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Report reignites questions surrounding Erica Parsons’ disappearance

By Cleve R. Wootson Jr.
cwootson@charlotteobserver.com
GJN189P7R.4
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Erica Parsons

A report that dogs might have smelled human remains at a site where investigators were searching for clues in Erica Parsons’ disappearance has reignited questions about the missing teen’s fate.

The findings surfaced in a search warrant for a red storage building on Sutton Road in China Grove, according to the Salisbury Post. The property is owned by Erica Parsons’ adoptive grandfather, William Parsons. But Erica’s adoptive parents, Casey and Sandy Parsons, owned and used the storage building, investigators said in search warrants.

The searches where the dogs detected possible human remains occurred in October and November. The most recent search warrant, which was served Nov. 14, wasn’t returned to the clerk’s office by investigators until Monday.

Erica, 15, was reported missing in July. Investigators have said in search warrants that they suspect foul play, but the court documents unveiled Monday are the first time investigators indicated they believe Erica Parsons might be dead.

On Tuesday, the Rowan Sheriff’s Office reiterated that the case has not been ruled a homicide.

“The focus of our investigation hasn’t changed since the day Erica was reported missing,” spokesman Capt. John Sifford said in a statement. “We are searching for a missing 15-year-old girl.”

Erica has not been seen by anyone outside her family since late 2011, investigators have said. Her older brother told investigators about her disappearance after he was kicked out of the house during an argument with his parents.

During the search on Nov. 14, investigators took one board and a jacket, according to the search warrant, the Salisbury Post reported.

The search for Erica by Rowan County investigators and the FBI has gained international attention, with news crews camping outside the Parsonses’ home and the courthouse in Rowan, about 40 miles northeast of uptown Charlotte.

On Aug. 20 and 21, the Parsonses appeared on the “Dr. Phil” show to assert that they had done nothing wrong.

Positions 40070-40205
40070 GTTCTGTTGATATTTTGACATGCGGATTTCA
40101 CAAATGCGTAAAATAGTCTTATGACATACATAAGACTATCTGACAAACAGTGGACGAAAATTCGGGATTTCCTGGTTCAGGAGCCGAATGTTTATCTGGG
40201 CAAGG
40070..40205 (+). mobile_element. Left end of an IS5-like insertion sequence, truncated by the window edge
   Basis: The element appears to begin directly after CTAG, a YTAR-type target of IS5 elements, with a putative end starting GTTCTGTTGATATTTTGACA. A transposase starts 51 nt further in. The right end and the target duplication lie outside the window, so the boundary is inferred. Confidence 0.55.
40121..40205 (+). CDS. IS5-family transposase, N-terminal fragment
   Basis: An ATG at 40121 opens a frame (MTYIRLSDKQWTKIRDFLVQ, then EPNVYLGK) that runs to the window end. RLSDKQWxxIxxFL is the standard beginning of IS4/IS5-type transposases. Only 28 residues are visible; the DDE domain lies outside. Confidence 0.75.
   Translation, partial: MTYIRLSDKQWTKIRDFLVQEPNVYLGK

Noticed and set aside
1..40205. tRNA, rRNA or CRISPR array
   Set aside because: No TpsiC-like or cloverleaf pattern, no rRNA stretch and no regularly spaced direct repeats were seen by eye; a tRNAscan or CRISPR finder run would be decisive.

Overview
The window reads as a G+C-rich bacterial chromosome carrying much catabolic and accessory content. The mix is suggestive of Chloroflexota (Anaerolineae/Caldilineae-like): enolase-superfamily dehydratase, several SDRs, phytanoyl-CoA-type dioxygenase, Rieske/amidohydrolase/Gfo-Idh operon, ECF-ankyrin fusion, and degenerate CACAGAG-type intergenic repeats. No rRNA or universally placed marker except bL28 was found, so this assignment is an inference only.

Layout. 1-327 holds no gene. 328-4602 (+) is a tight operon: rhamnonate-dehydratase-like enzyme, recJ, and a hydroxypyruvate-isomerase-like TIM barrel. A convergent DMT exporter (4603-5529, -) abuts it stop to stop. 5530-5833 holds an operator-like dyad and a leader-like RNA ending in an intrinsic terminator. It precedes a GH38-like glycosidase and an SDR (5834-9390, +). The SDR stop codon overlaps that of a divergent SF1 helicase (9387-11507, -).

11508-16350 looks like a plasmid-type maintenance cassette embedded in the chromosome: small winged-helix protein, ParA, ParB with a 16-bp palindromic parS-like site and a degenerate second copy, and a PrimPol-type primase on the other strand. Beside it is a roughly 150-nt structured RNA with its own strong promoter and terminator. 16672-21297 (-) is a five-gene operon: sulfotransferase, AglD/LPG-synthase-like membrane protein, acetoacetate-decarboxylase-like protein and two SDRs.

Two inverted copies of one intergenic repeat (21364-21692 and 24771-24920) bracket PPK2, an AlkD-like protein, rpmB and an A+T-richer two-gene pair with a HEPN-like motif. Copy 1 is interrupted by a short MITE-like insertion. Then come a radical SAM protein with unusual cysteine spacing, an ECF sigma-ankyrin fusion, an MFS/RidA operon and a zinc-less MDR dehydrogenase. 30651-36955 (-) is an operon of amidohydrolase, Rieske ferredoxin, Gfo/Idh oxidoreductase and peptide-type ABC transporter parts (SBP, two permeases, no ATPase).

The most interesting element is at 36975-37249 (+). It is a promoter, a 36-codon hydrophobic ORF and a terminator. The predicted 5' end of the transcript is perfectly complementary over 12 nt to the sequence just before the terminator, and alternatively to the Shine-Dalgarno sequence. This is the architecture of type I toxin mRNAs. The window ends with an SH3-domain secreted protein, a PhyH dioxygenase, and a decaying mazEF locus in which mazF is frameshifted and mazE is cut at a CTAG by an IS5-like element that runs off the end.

No one has been charged in the case.

The mystery of Nan

The Parsonses have said throughout the investigation that they are innocent of any wrongdoing. They’ve argued that Erica Parsons went to live with her biological grandmother, a woman they identified as Irene “Nan” Goodman, who they say contacted Casey Parsons on Facebook.

Nan knew all about Erica, the Parsonses said – her biological father’s name, the city she lived in. “She said Erica’s biological mother had given her information to contact us,” Casey Parsons said on Dr. Phil.

In an interview with the Observer this month, Carolyn Parsons, who gave Erica up for adoption when she was a baby, denied talking with the Parsonses about Nan.

“I don’t know Nan,” she said. “I’ve only seen Erica the one time in January (2011). Erica was not in my custody when she went missing. She was in Casey and Sandy’s custody.”

The Parsonses say they last saw Erica when they dropped her off at a McDonald’s in Mooresville to catch a ride to stay with Nan.

They say Nan called back a few months later to say Erica wasn’t coming back. But investigators say they’ve found no evidence that Nan ever existed. Erica’s biological family members say the girl’s grandmother died years ago. And Casey and Sandy Parsons haven’t released any correspondence with the woman.

Still scrutinized

Carlyle Sherrill, the attorney representing Casey and Sandy Parsons, said they continue to get questions about Erica’s disappearance. He does, too.

“I was out at lunch at Panera Bread and I could hear them saying ‘Erica Parsons,’ ” he said. “I had somebody stop me at the courthouse asking if she was dead.”

Sherrill told the Observer his clients are trying to return to a normal life. Their youngest two children were taken away by the Department of Social Services shortly after investigators searched their home on Miller Chapel Road in early August. And Sherrill said the increasing attention, which included candlelight vigils for Erica in front of their home and death threats, factored into their decision to move to Fayetteville, where their oldest son lives.

On Aug. 27, the day they moved, two television news helicopters followed their van up Interstate 85, providing live coverage.

They make the trip to Rowan County every week for a supervised visit with their two youngest children, Sadie and Toby, who are in DSS custody and have been placed with Casey’s mother, Sherrill said.

But investigators still seek them out.

“Casey was in the hospital ... to have a surgical procedure, and she was informed by the hospital security that there were two federal agents there to come up and see her,” Sherrill said.

‘I think about it every day’

When Erica was born in 1998, Carolyn Parsons said, she was unable to take care of her. Carolyn Parsons, who had grown up in foster homes, said she didn’t want her daughter to endure the same thing.

So she gave her up to the Parsonses, her relatives by marriage, who appeared to take a liking to the girl. They legally adopted Erica in Cabarrus County in 2000.

Erica had only intermittent contact with her biological mother. The last time was Jan. 5, 2011, at the What-a-Burger restaurant on Main Street in Mooresville. Erica’s arm was in a splint then, and she didn’t say much, Carolyn Parsons said. Casey Parsons, who did most of the talking that day, said the girl had injured herself while playing.

Carolyn Parsons said she wonders if she missed a sign.

“I didn’t think about it then, but I think about it every day,” she said. “ ... I just want to know where she is.”

Wootson: 704-358-5046; Twitter: @CleveWootson
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